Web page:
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To really understand the power of ILocalize we'll consider for a moment the scenario that you may want to use the localized resources that are part of the Toolkit and your own resources.

ILocalize localize = new ResxLocalize();

// Register local resources

// Register Toolkit resources

Now that our Resource Manager's are registered we can easily retrieve a localized value:

Title = localize["ViewATitle"];


The Localization service will iterate through the ResourceManager's that have been registered and provide the value from the first ResourceManager that contains the key.


The ResxLocalize service is meant to be a singleton. It can technically be accessed by calling ResxLocalize.Current. It is generally recommended that you use a DI Container to register and resolve the service.

Localized Culture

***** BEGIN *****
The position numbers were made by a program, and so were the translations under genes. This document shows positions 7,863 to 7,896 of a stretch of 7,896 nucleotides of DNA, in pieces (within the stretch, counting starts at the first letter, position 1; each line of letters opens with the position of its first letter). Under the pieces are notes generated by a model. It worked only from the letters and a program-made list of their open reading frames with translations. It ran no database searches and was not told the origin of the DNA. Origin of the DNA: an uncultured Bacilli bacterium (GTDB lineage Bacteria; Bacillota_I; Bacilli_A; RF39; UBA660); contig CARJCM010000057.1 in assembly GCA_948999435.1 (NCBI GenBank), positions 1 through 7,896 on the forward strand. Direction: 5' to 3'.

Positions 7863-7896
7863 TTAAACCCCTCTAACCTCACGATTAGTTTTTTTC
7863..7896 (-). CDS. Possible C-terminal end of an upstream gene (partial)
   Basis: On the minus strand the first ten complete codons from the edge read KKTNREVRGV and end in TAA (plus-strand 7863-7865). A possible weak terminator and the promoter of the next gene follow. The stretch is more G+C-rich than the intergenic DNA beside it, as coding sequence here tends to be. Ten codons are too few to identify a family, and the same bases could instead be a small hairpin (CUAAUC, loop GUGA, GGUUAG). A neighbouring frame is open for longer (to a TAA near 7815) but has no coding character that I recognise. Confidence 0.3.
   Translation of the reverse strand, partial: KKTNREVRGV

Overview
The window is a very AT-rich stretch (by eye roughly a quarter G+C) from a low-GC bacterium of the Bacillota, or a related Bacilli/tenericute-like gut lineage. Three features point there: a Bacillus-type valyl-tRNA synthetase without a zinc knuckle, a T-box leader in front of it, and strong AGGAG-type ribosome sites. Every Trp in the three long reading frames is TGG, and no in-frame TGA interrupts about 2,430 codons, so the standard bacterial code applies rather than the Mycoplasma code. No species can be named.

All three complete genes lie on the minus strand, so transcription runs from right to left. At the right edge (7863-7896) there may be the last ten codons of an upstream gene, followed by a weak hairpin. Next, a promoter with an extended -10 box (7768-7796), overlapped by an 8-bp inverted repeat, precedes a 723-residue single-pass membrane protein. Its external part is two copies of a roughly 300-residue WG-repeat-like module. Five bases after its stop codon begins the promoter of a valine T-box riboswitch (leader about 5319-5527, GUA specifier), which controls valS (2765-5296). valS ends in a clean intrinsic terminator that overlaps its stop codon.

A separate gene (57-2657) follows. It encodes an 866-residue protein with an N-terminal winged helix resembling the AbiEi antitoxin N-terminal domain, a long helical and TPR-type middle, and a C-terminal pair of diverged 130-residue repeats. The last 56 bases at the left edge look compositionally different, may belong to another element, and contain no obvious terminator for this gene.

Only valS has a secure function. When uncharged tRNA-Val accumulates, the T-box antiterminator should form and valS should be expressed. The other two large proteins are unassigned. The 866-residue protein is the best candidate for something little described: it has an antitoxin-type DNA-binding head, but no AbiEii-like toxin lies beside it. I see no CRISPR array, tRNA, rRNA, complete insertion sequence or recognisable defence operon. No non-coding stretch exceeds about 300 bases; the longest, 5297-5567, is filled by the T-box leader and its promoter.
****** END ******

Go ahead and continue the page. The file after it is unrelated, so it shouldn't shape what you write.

By default we will use the CultureInfo from the current UI Culture. In the event that you want to override this behavior for instance if you want to make it user selectable you can set the culture and all subsequent requests will use the specified culture.

// If you don't want to use the current UI Culture
localize.SetCulture(new CultureInfo("es");


By default if no key is found it will return an empty string. To debug this you may want to set the Debug property when your app is initializing to instead return a debug value:

ResxLocalize.Debug = true;
var localize = new ResxLocalize();
var value = localize["NonExistentKey"];

In this example we would expect to get an output of MISSING NonExistentKey.

XAML Extensions

If you are using a platform specific package like AP.MobileToolkit.Forms you can expect to find a XAML extension that makes use of ILocalize which can be used like:

<ContentPage xmlns:ap="">
  <Label Text="{ap:Localize 'SomeKey'}" />